In the world of Object-Oriented Programming (OOP), there are many guidelines, patterns, or design principles. Five of these principles are usually grouped together and known as SOLID. While each of these five principles describes something specific, they overlap, so adopting one of them implies accepting the others.
SOLID principles encourage us to create software that is maintainable, understandable, and more flexible. As a result, as our programs grow larger, we can reduce their complexity and have an easier development experience while also having faster development speed!
When developers work on a program’s design without using SOLID, they can create major problems for future developers working on the project and waste a lot of time, potentially limiting the success of the program under development.
The question is: what happens if we don’t follow SOLID principles?
In short, the answer is that it leads to “Code Rot,” which includes four problems that I will explain in order below.
Rigidity: A small change causes the entire system to be rebuilt.
Fragility: Changes in one module cause unrelated modules to behave incorrectly.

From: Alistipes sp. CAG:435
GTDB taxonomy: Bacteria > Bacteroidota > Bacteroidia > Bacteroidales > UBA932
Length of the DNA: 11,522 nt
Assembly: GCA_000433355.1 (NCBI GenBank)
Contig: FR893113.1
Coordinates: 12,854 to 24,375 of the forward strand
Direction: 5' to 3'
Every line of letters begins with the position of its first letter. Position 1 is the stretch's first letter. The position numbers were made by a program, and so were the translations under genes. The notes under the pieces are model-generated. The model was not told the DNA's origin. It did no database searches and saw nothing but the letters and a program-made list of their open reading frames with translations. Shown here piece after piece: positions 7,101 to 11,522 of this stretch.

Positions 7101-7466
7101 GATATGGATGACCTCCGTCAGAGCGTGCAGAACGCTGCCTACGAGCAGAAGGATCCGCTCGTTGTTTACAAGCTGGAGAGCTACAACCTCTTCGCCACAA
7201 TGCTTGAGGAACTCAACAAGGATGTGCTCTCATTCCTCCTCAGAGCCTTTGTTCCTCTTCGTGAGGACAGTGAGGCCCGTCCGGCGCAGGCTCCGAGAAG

Immobility: The internal components of a module cannot be extracted and reused in new environments. For example, if the login module of an application cannot be used in a completely different system, it is called immobile, which is caused by the connection and dependency between different modules.
Viscosity: Building, testing, and debugging the program takes a long time, especially when even a simple change is costly and requires changes in multiple parts or layers of the code.
The SOLID story dates back to the year 2000 when it was first introduced by Robert C. Martin in his article “Design Principles and Design Patterns.” These concepts were later developed by Michael Feathers, who introduced us to the SOLID acronym. In recent years, these 5 principles have transformed the world of object-oriented programming and changed the way software is written.
Your code always needs refactoring. Your software should be able to accommodate the changing needs of your customers. Therefore, it is always possible to change and improve the written code, whether you are working on the project or the next developer in line. Hence, the importance of SOLID becomes more apparent.
When you use all S.O.L.I.D principles in combination, developing software that is easily manageable becomes much easier for you and other developers.